Home » Vitality Blast watch | How overseas signings and England’s T20 stars have fared thus far

Vitality Blast watch | How overseas signings and England’s T20 stars have fared thus far

Vitality Blast watch | How overseas signings and England’s T20 stars have fared thus far

The Vitality T20 blast is not known as ‘IPL on cocaine’ for no reason: 10 days in, we’re already through 46 games. That’s right, FORTY SIX! Make no mistake, keeping up with this high-octane competition is no mean task, but at SportsCafe we like to push limits. So let’s begin the recap, shall we?


Carlos Brathwaite –  91 runs in 5 inns @ avg 22.75 and SR 154.23; 9 wickets in 5 inns @ ER 7.23

Carlos Brathwaite was not someone who was earmarked to be a show-stealer this season, but in week one of the Blast, the Barbadian all-rounder turned out to be just that. Barring taking four 2-wicket hauls in a row – 3 of which came at an ER under 7.00 –  Brathwaite also smacked almost 100 runs in the first 5 games, including a match-winning 18-ball 44 against Nottinghamshire. Making a very late case for a T20I recall? Perhaps.

Chris Woakes –  2 wickets in 2 games @ ER 8.57

Not much to read into Woakes’ performances apart from the fact that he finally got to play not one, but two games of cricket. And yes, Woakes was indeed rested for one of Warwickshire’s fixtures to ‘manage his workload’. Does it make sense? Probably not. But at least he has *some cricket* under his belt before he takes to the field against Sri Lanka in four days’ time.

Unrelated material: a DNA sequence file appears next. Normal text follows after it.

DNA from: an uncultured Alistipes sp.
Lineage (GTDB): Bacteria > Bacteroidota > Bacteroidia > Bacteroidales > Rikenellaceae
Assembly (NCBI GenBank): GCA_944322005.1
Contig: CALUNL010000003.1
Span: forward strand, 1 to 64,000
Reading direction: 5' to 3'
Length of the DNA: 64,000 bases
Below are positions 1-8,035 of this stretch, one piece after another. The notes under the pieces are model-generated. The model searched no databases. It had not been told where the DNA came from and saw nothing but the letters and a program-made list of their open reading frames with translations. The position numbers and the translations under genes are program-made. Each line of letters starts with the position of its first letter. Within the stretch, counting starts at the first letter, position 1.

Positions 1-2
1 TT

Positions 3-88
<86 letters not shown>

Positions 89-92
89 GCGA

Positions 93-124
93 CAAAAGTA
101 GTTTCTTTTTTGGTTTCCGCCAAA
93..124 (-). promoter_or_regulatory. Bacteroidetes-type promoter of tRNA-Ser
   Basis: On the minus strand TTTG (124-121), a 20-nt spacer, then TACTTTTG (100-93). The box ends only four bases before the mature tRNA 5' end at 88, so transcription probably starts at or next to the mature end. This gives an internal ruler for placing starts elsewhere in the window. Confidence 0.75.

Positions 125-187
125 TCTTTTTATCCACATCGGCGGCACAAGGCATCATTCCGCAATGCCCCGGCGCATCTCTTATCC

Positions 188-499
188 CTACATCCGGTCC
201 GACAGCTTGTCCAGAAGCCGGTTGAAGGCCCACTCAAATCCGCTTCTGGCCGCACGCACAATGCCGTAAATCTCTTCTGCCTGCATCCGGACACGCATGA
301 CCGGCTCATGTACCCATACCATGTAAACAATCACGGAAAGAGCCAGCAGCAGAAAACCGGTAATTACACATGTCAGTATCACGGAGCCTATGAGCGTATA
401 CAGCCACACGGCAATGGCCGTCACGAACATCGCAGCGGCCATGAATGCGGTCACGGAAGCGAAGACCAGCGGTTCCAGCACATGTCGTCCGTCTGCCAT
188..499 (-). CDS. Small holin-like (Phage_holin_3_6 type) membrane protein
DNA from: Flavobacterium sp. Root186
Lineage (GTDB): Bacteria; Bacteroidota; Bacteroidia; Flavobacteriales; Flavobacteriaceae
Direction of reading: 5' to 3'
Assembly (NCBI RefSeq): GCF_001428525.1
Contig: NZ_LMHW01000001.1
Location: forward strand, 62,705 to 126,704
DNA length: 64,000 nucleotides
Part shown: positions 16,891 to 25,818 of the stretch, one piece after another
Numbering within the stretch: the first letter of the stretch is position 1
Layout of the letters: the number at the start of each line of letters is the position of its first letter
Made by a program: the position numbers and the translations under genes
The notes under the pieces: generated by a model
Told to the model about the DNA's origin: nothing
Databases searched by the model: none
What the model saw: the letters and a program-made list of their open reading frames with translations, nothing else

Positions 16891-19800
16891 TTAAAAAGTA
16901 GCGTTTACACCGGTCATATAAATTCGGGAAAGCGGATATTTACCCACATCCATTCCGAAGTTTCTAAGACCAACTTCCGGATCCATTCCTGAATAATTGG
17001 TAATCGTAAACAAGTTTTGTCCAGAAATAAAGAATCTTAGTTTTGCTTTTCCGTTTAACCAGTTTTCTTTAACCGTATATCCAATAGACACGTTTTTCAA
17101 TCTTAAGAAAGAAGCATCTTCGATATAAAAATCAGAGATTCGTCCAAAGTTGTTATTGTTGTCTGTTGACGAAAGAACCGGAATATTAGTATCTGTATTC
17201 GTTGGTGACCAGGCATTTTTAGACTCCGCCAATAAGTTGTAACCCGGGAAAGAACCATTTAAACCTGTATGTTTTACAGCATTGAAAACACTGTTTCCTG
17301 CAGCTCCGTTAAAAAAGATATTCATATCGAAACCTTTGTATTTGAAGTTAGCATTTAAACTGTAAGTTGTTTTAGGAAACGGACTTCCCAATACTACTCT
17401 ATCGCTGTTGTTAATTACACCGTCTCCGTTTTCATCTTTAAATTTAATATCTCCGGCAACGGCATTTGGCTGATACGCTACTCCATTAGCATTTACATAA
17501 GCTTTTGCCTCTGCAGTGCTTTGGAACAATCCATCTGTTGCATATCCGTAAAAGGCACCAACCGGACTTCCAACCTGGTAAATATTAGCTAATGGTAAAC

Jimmy Neesham –  121 runs in 4 inns @ avg 30.25 and SR 161.33; 1 wicket in 4 inns @ ER 9.25

Jimmy Neesham started the 2021 Vitality Blast off in the perfect fashion imaginable – a 53 (25) which helped Essex chase down 186 vs Somerset – but his performances post the initial burst proved to be disappointing. The 53 was followed by scores 28, 21 and 19, and he did not do the greatest of jobs batting at #5. And as far as his bowling goes, welp, let’s not talk about that.


Marnus Labuschagne – 261 runs in 5 inns @ average 61.25 and SR 135.23; 6 wickets in 5 inns @ ER 7.00

If Marnus Labsuschagne does indeed become a great T20 player one day, he’d probably look back on this Vitality Blast campaign as the turning point of his career. Left behind in England only due to logistical complications, Labuschagne, in week one, batted like a man possessed. The Queenslander started the season with scores of 93*, 59 and 74, but most importantly knocked those runs at a SR of 135.23, exceptional numbers for someone performing the role of an anchor. More impressively, he proved that his run with the ball in BBL 10 was no fluke – the leg-spinner bowled at least 3 overs in 3 of the 5 games, and picked a wicket in all but one of the matches.


Glenn Phillips – 131 runs in 4 inns @ avg 32.75 and SR 154.11

There is no worse place to bat in a T20 game than #4, but Glenn Phillips, taking the gloves, not just excelled but proved to be Gloucestershire’s best batsman. In 3 of his 4 knocks Phillips posted over 35, and it was the ineptitude of the other Gloucestershire batsmen that resulted in the side losing half their games. But despite being rock solid, the dynamic Kiwi would be hoping to go big in the games to come, having not posted a fifty in the competition to date.


D’Arcy Short – 104 runs in 4 innings @ avg 26.00 and SR 142.46

By his own high standards, D’Arcy Short had a hideous BBL season – 345 runs @ 24.64 – but while improving on those numbers in week one of the Vitality Blast, the southpaw’s performances left a lot to be desired. Short failed to convert each of his three starts and was at the heart of a Hampshire batting unit that collectively under-performed.